This paper has it on good authority that the Government actually directed
Agribank management to map out the transformation strategies last year but
up not now, nothing has materialised, indicating that all is not well at the
financial institution.

The Government made the decision to transform Agribank into a land bank into
which all resources of agricultural credit provided by the public sector
could be disbursed, co-ordinated and administered.

The bank is critical for support and sustenance of the agrarian reform

The ministries of Lands, Agriculture and Rural Resettlement and that of
Finance and Economic Development and the Reserve Bank of Zimbabwe were
tasked, under the National Economic Revival Programme, to ensure the
successful transformation of the bank.

The procedure was scheduled to have been completed last month. The
Government has since said it will not extend deadlines set under NERP and
has challenged all those lagging behind to catch up.

However, the Secretary for Information and Publicity in the Office of the
President and Cabinet, Mr George Charamba, acknowledged that the
transformation process could take a while.

"It cannot be implemented overnight because there are depositors fees at
stake. Meetings are being held with a view of taking into account the
interest of depositors otherwise the transformation of the bank will be
implemented soon," he said.

However, it has also emerged that top management at the bank are resisting
the conversion of the bank and are more comfortable with its continued
existence as a commercial bank.

"If the worst comes to the worst, the management is saying that the bank's
arm which inherited the bad loans from the AFC (Agricultural Development
Assistance Fund) should itself be transformed into the land bank while the
commercial banking division should continue operating as such.

"In fact, the top management intends to take over the commercial banking
activities themselves," said a well-placed source.

However, it is understood that the Government is not going back on its
decision to transform the bank, as a means to boost agricultural production.

"The conversion to a land bank is not an option. In fact, Agribank was given
a directive to pursue this strategy last year and not to defend its
position," said one observer.

Agribank has been operating on a commercial basis charging market-lending
rates since its transformation from the Agricultural Finance Corporation a
few years ago. However, it has failed to assist the recently resettled
farmers due to the punitive lending terms.

Its lending window to farmers, ADAF, has failed to adequately cater for new
farmers due to lack of resources, hence the need to transform it into a land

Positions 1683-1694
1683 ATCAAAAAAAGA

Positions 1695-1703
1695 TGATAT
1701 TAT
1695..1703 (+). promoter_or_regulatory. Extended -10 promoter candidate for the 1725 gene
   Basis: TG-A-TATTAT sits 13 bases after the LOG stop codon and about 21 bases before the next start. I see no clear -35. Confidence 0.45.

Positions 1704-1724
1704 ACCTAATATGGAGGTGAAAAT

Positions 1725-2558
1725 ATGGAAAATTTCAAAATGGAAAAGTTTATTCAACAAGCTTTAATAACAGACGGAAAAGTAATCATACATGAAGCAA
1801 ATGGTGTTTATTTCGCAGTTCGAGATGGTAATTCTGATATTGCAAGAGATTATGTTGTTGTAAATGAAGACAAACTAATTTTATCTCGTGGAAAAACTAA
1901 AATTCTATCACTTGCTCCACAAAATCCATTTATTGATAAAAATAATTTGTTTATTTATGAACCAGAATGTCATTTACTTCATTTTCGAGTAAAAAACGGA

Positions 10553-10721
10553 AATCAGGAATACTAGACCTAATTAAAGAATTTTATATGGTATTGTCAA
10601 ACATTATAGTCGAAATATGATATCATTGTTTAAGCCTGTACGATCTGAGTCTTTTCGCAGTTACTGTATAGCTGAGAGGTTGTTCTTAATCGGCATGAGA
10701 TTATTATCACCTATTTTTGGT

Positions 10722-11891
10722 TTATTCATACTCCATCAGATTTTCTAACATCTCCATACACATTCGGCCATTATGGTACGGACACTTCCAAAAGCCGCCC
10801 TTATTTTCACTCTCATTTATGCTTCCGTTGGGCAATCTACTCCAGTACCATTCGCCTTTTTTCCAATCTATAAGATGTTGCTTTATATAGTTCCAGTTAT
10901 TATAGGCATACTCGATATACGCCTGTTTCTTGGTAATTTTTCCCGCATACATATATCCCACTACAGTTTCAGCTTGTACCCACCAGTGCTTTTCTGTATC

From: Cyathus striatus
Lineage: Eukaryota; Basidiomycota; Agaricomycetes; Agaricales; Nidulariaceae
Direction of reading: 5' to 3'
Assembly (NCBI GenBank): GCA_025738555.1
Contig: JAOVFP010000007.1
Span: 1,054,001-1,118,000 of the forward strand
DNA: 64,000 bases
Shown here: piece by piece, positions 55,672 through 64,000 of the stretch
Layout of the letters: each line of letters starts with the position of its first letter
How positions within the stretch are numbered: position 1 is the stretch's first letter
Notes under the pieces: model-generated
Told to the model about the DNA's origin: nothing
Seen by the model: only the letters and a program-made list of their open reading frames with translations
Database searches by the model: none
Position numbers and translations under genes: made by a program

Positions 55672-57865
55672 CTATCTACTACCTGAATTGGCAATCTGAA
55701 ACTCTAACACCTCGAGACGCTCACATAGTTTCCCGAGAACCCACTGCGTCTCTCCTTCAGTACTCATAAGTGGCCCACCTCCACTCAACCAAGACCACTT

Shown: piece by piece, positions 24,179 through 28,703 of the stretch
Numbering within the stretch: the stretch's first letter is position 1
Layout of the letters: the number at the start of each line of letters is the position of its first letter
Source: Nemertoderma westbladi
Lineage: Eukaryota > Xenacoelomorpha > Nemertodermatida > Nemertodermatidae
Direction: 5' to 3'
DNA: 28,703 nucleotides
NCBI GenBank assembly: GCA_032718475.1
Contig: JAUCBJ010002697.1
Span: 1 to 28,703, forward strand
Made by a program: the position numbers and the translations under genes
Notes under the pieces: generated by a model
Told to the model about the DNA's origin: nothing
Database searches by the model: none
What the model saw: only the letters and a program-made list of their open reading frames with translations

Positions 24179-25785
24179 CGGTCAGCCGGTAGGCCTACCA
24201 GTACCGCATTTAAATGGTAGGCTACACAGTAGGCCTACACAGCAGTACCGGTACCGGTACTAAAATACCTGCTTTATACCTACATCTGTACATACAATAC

bank that is sympathetic to farmers.

The Government allocated $500 million to ADAF in the 2003 national budget to
assists small-scale farmers.

The existence of a land bank is not new in this country. AFC started as
such, providing loans to most commercial farmers then, who repaid the funds
under relaxed conditions.

Farmers enjoyed a long grace period and were only required to pay after
their ventures became profitable.

Although AFC eventually suffered from bad debts as some farmers failed to
pay back the loans, the success of many white commercial farmers was built
around it.

The newly resettled farmers need access to finance their cropping and
livestock programmes. A significant number need to purchase capital
equipment and engage in other programmes to develop their farms.

So far more than 54 000 new farmers have been resettled under the A2 model
while at least 300 000 have been allocated land under the A1 scheme.
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Abuja Sneezes And Africa Catches Cold

Business Day (Johannesburg)

April 25, 2003
Posted to the web April 25, 2003

Jethro Goko

AM I the only one worried that Saturday's elections for the presidency and
36 state governors in Nigeria the country's first civilian-organised polls
in 20 years have been tainted by allegations of fraud made by the opposition
and international observers?

Gen Muhammadu Buhari, the former military dictator whom President Olusegun
Obasanjo defeated in the presidential ballot, has graphically portrayed the
exercise as "a massive and state-organised rape of democracy". And while the
Commonwealth observer group has given the election a passing grade, the
European Union has concluded that the elections were "marred by serious
irregularities", adding that in a certain number of states, "minimum
standards for democratic elections were not met". Similarly, US-based
observers spoke of widespread rigging, voter intimidation, violence, and
"many instances of obvious premeditated electoral manipulation".